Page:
24. I too feel as though Jolene should kind of be retired for a while. And I will also agree that Cold Cold Night should be dropped for Rated X. However I knew that MSG was going to a more straight forward show so I went up to Nova Scotia for both shows, CT last night, I will be at VA on Saturday and ACL and Stubb’s in September. And I am still trying to do more shows and I have seen them over 30 times since 2001. So what I am saying is don’t be jadded because this show wasn’t your favorite. For me it was nice set in the middle of a great tour. They are stil very much in top form and still trying lots of new stuff live.

  25. I agree with the jolene opinions for the most part, the best part about the irving show is that he completely cut off jolene and kicked into another song, because it was a show for the fans.

    msg was a show for everyone.
    i’m glad i was there to see it.

    there was some truly magical moments during the night that makes me glad i went.

    i second the motion for the retirement of jolene though.

  26. i really wish you would just stop writing
    about my band.
    you don’t get it.
    and you never will.

    how can i respect someone who didn’t
    get to the show early enough to
    see porter wagoner?

    does fall out boy sell sewing kits?
    custom made kilts in the white
    stripes own registered tartan?
    limited edition silk screen prints
    at EVERY show that are unique
    to ONLY that show?
    what do you want nude portraits
    and a shirt with your name on it?

    you don’t know what you want,
    therefore you’ll never get it.
    in case you missed it, there
    are thousands of people who
    want to hear a song they recognize
    that paid hard earned money to hear
    it. you weren’t the only one there.


  27. For a more intelligent review of this show read the front page of the NY times art section today online…miss modernage your review reads like a spolit 16 years old text message to her high school pals. Where has your brain gone? Maybe its still at a Ryan Adams show. For all your years of blogging about music I’m shocked by your lack of respect or knowledge of the WS, Nick Cave and the great Porter Wagoner. You showed your true colors, now show us your face…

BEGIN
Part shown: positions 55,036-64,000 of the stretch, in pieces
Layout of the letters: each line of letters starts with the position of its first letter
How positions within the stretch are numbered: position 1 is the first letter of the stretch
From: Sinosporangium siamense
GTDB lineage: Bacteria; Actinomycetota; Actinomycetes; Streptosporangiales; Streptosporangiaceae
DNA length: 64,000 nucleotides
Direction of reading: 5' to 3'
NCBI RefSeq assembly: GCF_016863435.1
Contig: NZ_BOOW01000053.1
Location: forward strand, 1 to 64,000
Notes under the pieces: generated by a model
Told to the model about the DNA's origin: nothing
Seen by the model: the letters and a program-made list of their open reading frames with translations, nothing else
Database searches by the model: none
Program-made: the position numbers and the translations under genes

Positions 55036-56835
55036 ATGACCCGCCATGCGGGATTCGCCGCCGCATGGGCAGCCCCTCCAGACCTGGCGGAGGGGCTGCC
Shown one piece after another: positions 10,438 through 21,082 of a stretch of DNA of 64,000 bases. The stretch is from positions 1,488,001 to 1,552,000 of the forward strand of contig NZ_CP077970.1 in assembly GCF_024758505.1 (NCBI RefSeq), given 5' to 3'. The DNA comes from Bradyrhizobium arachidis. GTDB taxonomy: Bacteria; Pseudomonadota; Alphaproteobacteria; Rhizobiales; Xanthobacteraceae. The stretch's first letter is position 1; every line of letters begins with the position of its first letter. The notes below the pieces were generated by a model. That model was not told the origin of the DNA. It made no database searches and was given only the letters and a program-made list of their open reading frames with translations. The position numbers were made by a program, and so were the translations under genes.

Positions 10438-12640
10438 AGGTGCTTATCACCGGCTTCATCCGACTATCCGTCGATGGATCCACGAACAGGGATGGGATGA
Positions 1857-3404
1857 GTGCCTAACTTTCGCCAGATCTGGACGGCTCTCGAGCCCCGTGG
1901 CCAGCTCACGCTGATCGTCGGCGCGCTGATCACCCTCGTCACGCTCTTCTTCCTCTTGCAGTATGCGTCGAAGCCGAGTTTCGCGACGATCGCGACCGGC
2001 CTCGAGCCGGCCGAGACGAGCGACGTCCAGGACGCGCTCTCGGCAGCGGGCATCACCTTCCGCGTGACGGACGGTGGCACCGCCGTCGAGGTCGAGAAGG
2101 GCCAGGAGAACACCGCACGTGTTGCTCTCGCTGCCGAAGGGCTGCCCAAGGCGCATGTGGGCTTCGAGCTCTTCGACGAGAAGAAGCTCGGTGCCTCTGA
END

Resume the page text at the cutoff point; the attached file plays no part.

28. Even though I had the time of my life at this concert (my first WS concert and I was in the second row GA!), I have to agree with Laura regarding the setlist. The White Stripes have been playing 7NA to close their concerts, with Boll Weevil as the bonus for quite a while now. Their openers are also predictable. I can understand where Laura’s coming from, but to me it was such a memorable concert because of his guitar work on Catch Hell Blues and You Don’t Know What Love Is. He was all smiles during the encore (starting with We’re Going To Be Friends) and just seemed so pleased with the crowd. I could swear he not only looked straight at me during Boll Weevil but he sang along with me specifically (which was awesome as compared to Nick Cave looking straight at me and singing “I’ve got the no pussy blues! Or maybe it was at the hot blond next to me that was there for Nick alone and left as soon as Grinderman finished their set). Back to the Stripes, Jack played a very energetic set and commanded every single person in that arena from early on. I expected a short set and perhaps a bit of fatigue, but the songs just kept on coming and the energy level got higher as the end came along. I do wish I could’ve attended Irving and I’m sure it was probably better, but considering this was MSG, this concert far surpassed my expectations.

  29. #26 & #32
    Does anyone else find it ironic that people defending jack for saying ‘thank you for buying our records’ collect bootlegs?

  30. Not at all. I buy all their stuff, too. But each show is unique. You can tell from Laura’s disappointment with MSG that some performances can get wonderfully eccentric. And that’s what bootleg collectors prize the most.

  31. Laura is TOTALLY spot on with this review. Anyone who has been a long time fan would feel the same way.

  32. since you think that they don’t have interesting merch
    laura, do you remember when you saw them at coney
    island? and you DIDN’T buy a triple inchophone that
    they were selling? no one bought one the first show
    that includes you,
    so obviously when you see interesting merch
    you are either too ignorant to ‘GET IT’ or
    way too cynical to participate in something cool
    and unique.